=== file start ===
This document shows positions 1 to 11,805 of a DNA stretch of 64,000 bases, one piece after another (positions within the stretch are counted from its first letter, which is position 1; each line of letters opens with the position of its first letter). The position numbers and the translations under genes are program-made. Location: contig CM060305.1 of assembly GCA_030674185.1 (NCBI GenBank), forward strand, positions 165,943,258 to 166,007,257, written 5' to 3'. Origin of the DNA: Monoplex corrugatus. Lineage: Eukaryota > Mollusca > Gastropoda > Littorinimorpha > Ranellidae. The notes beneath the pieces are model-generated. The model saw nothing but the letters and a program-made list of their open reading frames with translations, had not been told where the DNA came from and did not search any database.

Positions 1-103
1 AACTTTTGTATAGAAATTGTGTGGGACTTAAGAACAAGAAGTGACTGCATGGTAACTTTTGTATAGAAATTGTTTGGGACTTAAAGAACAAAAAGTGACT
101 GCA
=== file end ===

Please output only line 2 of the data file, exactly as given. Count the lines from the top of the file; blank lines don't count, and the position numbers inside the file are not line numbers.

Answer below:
Positions 1-103